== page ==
I’m itching to get some vegetable seeds in the raised beds, but it’s still too cold and wet! We are getting freezing rain this morning and forecast lows in the 20’s towards the end of the week. Planting guides say carrot and pea seeds need to be in the ground by March 1, but I don’t know … if the soil is too wet, the seeds will rot. I might pick up a small roll of greenhouse plastic and put some over the beds to help raise the temperature of the soil. After we get through the rain/sleet today, the forecast is for drier weather.
When we are going to get heavy rain, we have tarps that we put over the rabbit tractors to keep them dry. In preparation, we stuff their hay baskets full, lean a flake of grass hay inside the tractor and give them two bowls of locally-grown whole oats. Then all we need to do is give them water through the front of the tractors which remains open. Then they are snug as bugs in rugs until the rain lets up. Their tractors are deep-bedded with straw, hay and leaves. We add fresh straw at least once a week. Soon, we need to remove some of the bedding, but that can’t be done until I free up a tractor, which won’t be done until I can take rabbits to be processed.
Once the rain lets up, I’ll check the goat shelter for any rain run-off; I believe I’ll find the middle of the barn to be dry, but the sides will be wet. That’s okay because the rabbit stalls are going to go up the middle of the barn.
The ducks are happy with this weather! They are still not laying well. We do not feed soy or corn to the ducks; I expect if I ran a 50 pound bag of conventional laying pellets through them, they’d pick up on their laying, but I’d rather they laid on their own schedule rather than using the hormonal effects of soy to bump up their laying. As soon as we get the greenhouse in place, I’ll start growing fodder for them which I know will help. The eat the sprouted grain, but leave the peas until last. It’s the peas that provide a good bit of protein in the feed. Putting in place a good pasture management program will help, but it’s too cold to seed for warmer weather crops and too late for cool weather crops.
I wonder if the second generation of ducks that will be raised here will do better. I expect they will.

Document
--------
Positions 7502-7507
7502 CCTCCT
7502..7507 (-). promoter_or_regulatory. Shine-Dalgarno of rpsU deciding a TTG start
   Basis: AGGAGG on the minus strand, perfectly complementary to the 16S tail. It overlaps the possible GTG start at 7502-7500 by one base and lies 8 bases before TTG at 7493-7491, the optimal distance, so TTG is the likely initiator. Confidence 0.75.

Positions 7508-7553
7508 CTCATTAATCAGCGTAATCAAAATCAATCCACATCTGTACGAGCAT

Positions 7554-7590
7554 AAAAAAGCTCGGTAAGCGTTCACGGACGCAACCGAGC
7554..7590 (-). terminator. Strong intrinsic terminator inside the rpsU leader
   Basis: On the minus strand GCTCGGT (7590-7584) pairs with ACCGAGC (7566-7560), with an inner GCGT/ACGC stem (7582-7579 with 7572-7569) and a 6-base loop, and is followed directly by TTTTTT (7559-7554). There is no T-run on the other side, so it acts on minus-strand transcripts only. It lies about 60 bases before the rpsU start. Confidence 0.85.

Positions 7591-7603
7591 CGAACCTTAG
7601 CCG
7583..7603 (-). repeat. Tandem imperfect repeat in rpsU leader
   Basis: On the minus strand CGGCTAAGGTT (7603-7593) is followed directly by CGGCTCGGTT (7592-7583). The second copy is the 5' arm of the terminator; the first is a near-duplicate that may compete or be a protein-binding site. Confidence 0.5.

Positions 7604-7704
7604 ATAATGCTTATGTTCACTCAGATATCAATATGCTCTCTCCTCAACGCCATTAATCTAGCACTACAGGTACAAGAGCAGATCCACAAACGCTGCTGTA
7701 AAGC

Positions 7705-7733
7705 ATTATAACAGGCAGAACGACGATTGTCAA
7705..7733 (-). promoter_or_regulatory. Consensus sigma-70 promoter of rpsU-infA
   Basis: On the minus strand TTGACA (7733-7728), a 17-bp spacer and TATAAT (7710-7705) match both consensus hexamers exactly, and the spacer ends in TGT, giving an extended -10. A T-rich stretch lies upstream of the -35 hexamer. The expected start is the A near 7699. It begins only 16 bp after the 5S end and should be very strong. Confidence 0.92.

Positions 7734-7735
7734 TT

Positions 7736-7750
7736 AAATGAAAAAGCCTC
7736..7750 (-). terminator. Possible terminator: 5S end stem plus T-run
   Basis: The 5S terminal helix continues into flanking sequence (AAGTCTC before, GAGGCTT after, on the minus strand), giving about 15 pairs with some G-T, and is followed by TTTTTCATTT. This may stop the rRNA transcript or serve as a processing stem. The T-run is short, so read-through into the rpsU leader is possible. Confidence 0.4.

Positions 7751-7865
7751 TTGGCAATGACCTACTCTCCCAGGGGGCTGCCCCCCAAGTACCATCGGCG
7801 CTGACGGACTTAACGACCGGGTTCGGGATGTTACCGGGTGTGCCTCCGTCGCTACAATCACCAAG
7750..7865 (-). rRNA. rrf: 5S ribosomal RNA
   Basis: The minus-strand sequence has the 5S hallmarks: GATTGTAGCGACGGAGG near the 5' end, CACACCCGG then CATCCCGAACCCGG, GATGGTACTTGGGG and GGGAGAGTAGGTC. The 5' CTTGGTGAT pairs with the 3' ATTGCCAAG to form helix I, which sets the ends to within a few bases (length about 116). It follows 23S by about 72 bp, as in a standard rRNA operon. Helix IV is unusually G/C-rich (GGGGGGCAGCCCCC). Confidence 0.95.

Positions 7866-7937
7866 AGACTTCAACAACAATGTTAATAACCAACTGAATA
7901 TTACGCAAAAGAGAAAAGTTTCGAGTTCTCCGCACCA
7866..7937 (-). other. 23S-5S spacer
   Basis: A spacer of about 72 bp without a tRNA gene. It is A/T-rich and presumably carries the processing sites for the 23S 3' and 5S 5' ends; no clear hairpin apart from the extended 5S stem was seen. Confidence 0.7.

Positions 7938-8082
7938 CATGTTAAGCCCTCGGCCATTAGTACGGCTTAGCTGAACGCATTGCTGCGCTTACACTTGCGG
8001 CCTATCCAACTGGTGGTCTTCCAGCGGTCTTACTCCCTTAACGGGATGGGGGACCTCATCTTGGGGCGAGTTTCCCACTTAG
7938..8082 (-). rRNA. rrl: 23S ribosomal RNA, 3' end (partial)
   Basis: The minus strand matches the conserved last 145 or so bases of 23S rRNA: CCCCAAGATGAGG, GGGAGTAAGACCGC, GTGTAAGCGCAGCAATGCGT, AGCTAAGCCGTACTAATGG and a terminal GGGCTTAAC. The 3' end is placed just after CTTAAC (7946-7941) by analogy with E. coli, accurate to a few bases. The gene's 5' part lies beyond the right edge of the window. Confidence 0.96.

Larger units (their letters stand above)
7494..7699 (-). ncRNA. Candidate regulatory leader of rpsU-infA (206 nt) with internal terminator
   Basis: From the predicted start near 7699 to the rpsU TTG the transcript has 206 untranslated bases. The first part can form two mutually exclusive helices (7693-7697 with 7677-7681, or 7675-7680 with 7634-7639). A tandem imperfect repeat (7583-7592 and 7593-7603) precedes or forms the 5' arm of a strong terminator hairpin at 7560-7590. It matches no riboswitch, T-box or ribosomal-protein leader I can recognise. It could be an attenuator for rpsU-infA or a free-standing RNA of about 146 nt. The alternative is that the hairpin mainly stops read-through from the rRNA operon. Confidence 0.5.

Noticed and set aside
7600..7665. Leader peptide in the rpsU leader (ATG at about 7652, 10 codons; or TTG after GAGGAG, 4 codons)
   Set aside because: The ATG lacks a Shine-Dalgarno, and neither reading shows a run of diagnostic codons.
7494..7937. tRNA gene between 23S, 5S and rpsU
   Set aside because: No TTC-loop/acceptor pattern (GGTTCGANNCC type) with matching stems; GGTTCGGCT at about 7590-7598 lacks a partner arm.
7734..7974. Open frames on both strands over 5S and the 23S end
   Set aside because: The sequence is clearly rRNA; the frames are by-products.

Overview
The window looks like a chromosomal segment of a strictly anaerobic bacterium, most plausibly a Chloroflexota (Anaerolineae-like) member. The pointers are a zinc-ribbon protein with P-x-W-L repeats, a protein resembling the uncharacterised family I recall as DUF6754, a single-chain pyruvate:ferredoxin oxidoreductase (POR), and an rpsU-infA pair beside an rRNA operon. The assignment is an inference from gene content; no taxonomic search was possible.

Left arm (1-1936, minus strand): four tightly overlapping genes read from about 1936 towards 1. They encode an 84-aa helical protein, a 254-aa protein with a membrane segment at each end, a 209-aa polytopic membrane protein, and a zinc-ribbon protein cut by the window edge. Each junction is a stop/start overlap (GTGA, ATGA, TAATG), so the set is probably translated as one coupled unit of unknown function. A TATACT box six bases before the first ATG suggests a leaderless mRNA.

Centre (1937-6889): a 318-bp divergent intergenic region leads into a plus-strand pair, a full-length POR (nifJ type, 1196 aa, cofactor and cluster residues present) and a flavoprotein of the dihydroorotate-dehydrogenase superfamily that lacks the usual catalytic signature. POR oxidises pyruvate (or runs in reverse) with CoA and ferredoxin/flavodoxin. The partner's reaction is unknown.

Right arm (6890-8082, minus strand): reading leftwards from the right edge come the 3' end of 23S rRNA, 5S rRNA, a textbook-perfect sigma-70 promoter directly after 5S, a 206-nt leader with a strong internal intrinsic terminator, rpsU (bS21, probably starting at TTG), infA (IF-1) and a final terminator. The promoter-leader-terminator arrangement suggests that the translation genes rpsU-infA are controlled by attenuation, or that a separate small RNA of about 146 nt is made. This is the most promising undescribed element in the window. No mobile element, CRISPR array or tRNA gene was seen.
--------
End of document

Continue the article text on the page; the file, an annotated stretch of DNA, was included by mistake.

They are starting to postpone and cancel local schools. Hopefully CVCC will postpone classes this morning. There will still be math (which is an 11:00 class), which I would not miss no matter what because we are doing review for the final exam, but I wouldn’t mind not having to go in at 9:00 this morning for English. It’s raining really hard and it is a cold rain! The two young Border Collies (Shine and LuLu) are up in the run; Gel is in the house. With all the rain we’ve been getting, it’s a mud pit out there! It will be a rain suit and muck boot morning and chores will take twice as long. Really, I’m not complaining, I’d rather be out in a rain suit and muck boots than to have to put on make-up and a suit.
Yesterday morning when I went down to milk, I found Cocoa out of the paddock. I panicked at first wondering how she got out. I looked at the fence and it was all still in place. I looked at the gate heading out to the side pasture and it was shut. I panicked because I was afraid she had been over on the neighbor’s property which would = sudden death, but I couldn’t see how she would have got over there. Seeing the neighbor out front heading down to the barn yesterday afternoon caused yet another panic attack, but what happened was after I finished milking the night before, I left her to finish her feed expecting that Wally would put her down below (that has been our routine in the past), but I guess Wally didn’t realize that was our routine that night. She was able to get out of the milk stall in one direction, but couldn’t come back in because of how the gate opens. Unfortunately, she spent the night without water or hay so she did not give a lot of milk. At least she wasn’t on the neighbor’s property!
Until later …